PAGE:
Astana: Tradition and opulence side by side

KAZAKH capital Astana is a city of contemporary buildings resembling a mini-Dubai, but is planted in the middle of the Asian Steppe and mixes modern architecture with traditional pastimes.

An aerial view of the city of the Kazakh capital. Picture: Getty

A multi-storey glass pyramid with white doves on the windows promotes peace. A steel tower shaped like an ice cream cone stands in honour of the nation’s president, Nursultan A Nazarbayev, who moved the capital to Astana 16 years ago and spent billions of oil dollars to create an urban showpiece.

The latest addition is an opera house with an opulent interior of beige and red Italian marble, a 3,500lb Bohemian glass chandelier and a lobby about a third the size of a football field.

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But beneath the futuristic and expensive designs, ancient traditions of Kazakhstan’s nom­adic origins – some say dating from the days of Genghis Khan – are making a comeback on the sports field.

Nostalgia is not limited to sports. Some older residents, who admire the sleek new city, still fondly recall the architecture of the 1950s. Back then, the Soviet leader Nikita Khrushchev transformed the city, then known as Tselinograd, into the headquarters of a campaign to improve the Soviet Union’s grain production.

Recently, on the outskirts of Astana at a stadium slick with rain and mud, the first Central Asian championship of kokpar, an equestrian sport, was in full swing.

Nazarbayev’s capital seemed a world away. Kokpar, known as buzkashi in Afghanistan, is a tough version of polo. Instead of playing from the back of a horse with wooden mallets and a ball, riders use their bare hands and lean to pick up a headless sheep or goat from the ground before racing to the goal. But rather than using goalposts, large cauldrons serve as the goals.

Each team consists of four riders, and the scrum of horses and riders pushing, colliding and surging around the goal with whips cracking creates a rough and violent sport.

“It’s a kind of cruel game playing with a dead sheep, but in our country it’s normal,” said Marat Baytugelov, a ret­ired player, who was watching from the stands as the home team defeated the players from Tajikistan. “The most difficult thing is getting the goal. You have to have strong arms, strong stamina, and you must ride the horse well.”

The animal carcass, he added, cannot be just any weight. Heft is mandatory. It must weigh in at 30 kilograms.

The Central Asian tournament was organised as a prelude to Expo 2017, when Astana will be the host city. Kokpar is expected to be a star attraction, at least for the Central Asian crowd, and even for fans further afield.

To that end, a team from Turkey was invited to participate at the stadium event, and it expects to be back in 2017. The Turkish manager, Sinan Secer, said kokpar had grown in popularity in Turkey, and was played by Turks living in Greece.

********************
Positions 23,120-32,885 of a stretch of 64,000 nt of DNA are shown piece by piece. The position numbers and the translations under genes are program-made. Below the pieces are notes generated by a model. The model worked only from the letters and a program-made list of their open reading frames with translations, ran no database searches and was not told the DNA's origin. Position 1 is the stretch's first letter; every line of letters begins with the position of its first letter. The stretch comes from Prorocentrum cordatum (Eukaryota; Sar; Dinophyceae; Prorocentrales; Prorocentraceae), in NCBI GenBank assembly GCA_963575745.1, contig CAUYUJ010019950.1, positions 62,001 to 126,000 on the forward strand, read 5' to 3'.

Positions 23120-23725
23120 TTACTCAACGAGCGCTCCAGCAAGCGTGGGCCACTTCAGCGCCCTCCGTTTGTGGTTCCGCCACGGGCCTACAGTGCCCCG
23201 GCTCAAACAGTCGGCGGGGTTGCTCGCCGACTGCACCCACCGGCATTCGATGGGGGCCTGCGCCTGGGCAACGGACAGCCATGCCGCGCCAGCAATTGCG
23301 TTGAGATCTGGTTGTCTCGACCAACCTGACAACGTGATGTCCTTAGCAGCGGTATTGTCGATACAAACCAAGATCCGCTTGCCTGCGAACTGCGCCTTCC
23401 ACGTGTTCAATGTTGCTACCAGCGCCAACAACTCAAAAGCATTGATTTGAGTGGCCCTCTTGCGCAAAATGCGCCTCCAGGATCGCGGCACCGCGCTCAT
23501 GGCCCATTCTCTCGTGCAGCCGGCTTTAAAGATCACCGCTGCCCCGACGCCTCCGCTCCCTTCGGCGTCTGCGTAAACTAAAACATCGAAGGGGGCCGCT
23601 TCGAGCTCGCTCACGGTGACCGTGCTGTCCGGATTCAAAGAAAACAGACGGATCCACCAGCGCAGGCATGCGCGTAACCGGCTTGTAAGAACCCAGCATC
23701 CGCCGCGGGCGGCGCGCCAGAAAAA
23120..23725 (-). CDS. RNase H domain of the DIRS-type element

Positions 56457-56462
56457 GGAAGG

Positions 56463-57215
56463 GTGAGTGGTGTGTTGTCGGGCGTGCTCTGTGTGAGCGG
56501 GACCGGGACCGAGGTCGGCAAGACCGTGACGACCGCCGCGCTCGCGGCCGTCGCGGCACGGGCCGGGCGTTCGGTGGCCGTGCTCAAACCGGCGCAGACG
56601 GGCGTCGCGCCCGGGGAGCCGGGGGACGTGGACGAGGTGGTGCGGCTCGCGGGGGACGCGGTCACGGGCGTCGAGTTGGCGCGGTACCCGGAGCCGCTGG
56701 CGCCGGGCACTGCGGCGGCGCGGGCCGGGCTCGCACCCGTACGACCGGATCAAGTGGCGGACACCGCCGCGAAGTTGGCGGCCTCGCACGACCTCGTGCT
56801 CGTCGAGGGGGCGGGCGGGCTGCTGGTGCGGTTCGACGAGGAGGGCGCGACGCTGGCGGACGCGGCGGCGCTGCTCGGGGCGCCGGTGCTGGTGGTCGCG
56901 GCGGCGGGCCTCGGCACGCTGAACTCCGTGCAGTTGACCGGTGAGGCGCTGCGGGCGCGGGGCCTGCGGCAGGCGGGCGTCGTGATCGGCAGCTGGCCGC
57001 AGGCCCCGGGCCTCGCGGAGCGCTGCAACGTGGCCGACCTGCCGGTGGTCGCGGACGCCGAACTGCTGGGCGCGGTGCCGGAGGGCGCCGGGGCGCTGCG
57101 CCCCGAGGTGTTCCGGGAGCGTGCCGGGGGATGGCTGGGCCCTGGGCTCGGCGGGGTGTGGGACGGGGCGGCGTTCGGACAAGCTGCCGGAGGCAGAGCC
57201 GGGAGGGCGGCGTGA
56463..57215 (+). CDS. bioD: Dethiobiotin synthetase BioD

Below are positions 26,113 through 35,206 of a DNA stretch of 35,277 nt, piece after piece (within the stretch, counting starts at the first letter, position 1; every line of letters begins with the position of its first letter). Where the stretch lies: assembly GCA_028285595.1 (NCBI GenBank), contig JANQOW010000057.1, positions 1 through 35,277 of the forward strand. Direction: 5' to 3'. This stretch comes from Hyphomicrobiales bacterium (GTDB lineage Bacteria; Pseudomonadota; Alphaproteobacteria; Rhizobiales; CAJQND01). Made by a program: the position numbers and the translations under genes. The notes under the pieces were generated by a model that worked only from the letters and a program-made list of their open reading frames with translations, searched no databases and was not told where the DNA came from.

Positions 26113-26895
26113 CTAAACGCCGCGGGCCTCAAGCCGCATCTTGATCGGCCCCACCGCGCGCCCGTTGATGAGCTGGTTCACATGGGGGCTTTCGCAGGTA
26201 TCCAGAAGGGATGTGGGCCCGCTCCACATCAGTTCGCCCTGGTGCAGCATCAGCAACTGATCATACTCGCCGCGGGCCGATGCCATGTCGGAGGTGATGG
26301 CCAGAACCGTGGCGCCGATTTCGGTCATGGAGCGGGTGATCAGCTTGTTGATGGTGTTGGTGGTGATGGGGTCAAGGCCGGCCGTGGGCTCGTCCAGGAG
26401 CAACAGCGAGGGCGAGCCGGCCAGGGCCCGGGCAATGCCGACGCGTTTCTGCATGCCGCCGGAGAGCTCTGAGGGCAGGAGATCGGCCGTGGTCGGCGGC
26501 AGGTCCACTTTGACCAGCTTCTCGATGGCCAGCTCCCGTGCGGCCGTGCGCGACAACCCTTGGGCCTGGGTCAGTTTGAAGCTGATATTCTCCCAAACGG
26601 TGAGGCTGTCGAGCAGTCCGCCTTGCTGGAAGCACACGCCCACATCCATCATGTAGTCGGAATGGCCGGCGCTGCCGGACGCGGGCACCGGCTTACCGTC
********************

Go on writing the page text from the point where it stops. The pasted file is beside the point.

The game has yet to make headway in Western Europe, he said, where animal rights activists protest against the use of a dead animal. But whether the animal was real or fake was just a “nuance,” he said. “It doesn’t have to be a dead animal.” Indeed, some consideration is being given to using fake carcasses, he said.

In the centre of Astana, far from the clash of horses, one of the founding architects of the new city, Serik Rustambekov said he took no interest in the centuries-old traditions of kokpar.

But he does harbour affection for the period before the new Astana, and maintains his architecture practice in the old part of the city, known as the Right Bank, which remains free of the expensive new buildings on the Left Bank.

In 1954, when Rustambekov was seven, living with his family in two rooms, when the first settlers from Russia and Ukraine were sent by Khrushchev to grow grain that, according to Moscow’s plans, would allow the Soviet Union’s food supply to catch up with that of the US. At the time, the population of the city was around 100,000, compared with about 700,000 today.

“They brought wagons on sleds pulled by tractors, and then brought in people, some were young people with families,” he said. “Everything was organised and brought from somewhere else. Sometimes they brought in food by plane.”

Low-rise apartment buildings were built out of concrete panels hauled by train from St Petersburg, he said. Those apartments still exist, occupied by families who were already there when Nazar­bayev sent civil servants from the old capital, Almaty, to live in new blocks of high rises.

Many of the government workers were reluctant to leave the cosmopolitan atmosphere of Almaty, with its Viennese-style coffee shops, European-style pavements and shade trees. So when Rustambekov worked on the original plans of Astana in the late 1990s, he designed a simple walkway, a cosy retreat that led to the banks of the Ishim River. “You could buy flowers, have coffee and ice cream, rent a bicycle,” he said. “In winter, you could rent skates or cross-country skis.”

Like everything else in Astana, the walkway, despite its modest scale, had a grand name: the Millennium Gallery. Nazarbayev, who is said to approve details on every new structure in Astana, opened it. But after five years, Rustambekov said, the simplicity fell out of favour.

“The city administration destroyed it,” he said, “and built a big residential complex ­instead.”